Yes, there’s a big production musical on in Sydney called Beautiful and it’s about Carole King. But, not everybody can afford that experience. Nicki Gillis provides the perfect alternative, and it’s just down the road at Laurieton United Services Club.
She studied piano from age five under her mum. “I hated the exams, even though I loved playing, but the nerves [before exams] got too much,” Gillis says.
At age 15, she decided she never wanted to sing or play piano again. But, by the end of that year, she was doing backing vocals for acts around Perth.
Her mum was a harmony specialist, and as she has a low register, and there weren’t that many around, she soon found herself performing with Jackie Love, Joe Pantano, and John St Peters.
At 17, she was a back-up singer for a cover band and then joined Cold Chisel concept band Power Station, then blues band Black Cats, followed by party band, Slim Jim and Phatts.
By 1996, Gillis had played everywhere she could in Perth and decided to enter the Gympie Muster Talent Search. “I almost didn’t get on the stage at the grand final. It took an army to get me on stage.”
She won but went back to Perth. When she finally moved the whole family to the East Coast in 2004 she hit the country music circuit as hard as she coud.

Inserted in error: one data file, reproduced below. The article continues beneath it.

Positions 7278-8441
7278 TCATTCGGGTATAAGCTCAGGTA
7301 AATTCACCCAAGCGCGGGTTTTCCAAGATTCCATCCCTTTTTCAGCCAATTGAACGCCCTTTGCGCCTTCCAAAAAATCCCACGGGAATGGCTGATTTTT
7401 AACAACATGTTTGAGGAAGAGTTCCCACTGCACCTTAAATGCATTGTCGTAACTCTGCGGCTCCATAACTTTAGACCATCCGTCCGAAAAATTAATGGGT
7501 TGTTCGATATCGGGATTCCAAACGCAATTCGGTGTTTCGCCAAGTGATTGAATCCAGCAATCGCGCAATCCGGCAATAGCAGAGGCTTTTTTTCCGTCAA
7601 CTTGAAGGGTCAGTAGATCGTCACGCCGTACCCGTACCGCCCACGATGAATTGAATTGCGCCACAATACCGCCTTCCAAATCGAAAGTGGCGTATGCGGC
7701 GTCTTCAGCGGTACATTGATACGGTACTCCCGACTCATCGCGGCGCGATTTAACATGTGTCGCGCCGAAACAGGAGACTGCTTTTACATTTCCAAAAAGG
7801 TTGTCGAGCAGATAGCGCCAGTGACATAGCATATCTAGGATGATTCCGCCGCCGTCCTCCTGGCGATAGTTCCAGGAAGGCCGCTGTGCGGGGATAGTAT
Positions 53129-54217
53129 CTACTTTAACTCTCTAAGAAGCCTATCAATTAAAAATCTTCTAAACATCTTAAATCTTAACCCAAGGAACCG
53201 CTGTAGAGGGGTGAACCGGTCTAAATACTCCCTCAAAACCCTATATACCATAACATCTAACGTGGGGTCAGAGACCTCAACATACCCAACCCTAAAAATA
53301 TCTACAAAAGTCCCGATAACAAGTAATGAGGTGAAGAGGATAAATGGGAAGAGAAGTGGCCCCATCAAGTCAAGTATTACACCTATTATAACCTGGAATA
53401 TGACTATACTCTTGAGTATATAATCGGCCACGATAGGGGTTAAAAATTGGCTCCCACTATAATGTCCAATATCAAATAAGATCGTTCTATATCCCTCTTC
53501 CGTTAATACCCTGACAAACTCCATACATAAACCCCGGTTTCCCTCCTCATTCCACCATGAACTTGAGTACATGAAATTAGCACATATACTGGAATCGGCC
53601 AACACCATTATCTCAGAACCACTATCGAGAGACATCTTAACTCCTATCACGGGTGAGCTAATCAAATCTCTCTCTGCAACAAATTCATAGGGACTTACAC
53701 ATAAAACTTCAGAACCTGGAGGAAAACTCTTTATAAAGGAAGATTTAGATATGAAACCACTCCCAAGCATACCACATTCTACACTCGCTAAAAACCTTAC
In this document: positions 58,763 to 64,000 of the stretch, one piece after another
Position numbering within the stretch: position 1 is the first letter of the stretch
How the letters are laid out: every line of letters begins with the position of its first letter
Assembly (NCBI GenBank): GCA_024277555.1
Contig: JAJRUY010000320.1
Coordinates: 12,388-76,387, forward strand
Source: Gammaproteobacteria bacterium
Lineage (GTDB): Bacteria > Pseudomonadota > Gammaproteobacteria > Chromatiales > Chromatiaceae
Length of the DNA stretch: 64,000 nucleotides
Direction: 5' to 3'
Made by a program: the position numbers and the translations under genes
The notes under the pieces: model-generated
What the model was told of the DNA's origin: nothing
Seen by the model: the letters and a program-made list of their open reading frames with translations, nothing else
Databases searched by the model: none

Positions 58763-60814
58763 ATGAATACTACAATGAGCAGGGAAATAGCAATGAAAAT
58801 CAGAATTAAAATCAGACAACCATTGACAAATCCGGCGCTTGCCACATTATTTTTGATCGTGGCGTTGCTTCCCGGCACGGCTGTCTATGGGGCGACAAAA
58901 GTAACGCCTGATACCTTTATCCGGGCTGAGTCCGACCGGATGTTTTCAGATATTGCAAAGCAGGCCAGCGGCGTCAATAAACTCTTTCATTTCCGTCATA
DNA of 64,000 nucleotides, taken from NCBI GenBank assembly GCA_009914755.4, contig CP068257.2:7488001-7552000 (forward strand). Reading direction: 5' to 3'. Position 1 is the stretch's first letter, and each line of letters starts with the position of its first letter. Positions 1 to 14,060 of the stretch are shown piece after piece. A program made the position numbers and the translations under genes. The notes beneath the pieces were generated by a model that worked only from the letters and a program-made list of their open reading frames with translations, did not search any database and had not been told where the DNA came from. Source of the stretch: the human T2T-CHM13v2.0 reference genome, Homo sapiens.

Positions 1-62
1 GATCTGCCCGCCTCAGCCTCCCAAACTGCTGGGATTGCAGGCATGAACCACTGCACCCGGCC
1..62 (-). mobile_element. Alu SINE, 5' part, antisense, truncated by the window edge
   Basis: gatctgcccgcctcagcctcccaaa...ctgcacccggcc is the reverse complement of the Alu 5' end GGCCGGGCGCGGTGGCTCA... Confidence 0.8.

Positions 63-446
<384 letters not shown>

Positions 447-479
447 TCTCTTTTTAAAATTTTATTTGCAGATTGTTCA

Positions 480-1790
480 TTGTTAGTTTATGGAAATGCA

Gillis recorded her first EP as part of the prize she had won all those years before. “I didn’t think it made much of an impact, but then I went back to Perth and had radio people asking me ‘where did you go?’.
Fast forward to 2009, when she recorded a version of Will You Still Love Me Tomorrow. “I’d always loved Carole King.” It happened to be Frank Ifield’s favourite song. “He researches artists and watches them for a while, then he gives out his ‘Spur Award’.”
You get to tour the UK and release a single to UK country radio, and Ifield provides contacts. Gillis won and now returns every year.
“Carole King had never toured the Tapestry album, then she did the Hyde Park concert in 2016. But we went ahead anyway. I plead insanity,” she says.
The first half of the show features songs King wrote for other people, and then it’s Tapestry “as organically as we can”. “I always hope I do it justice.”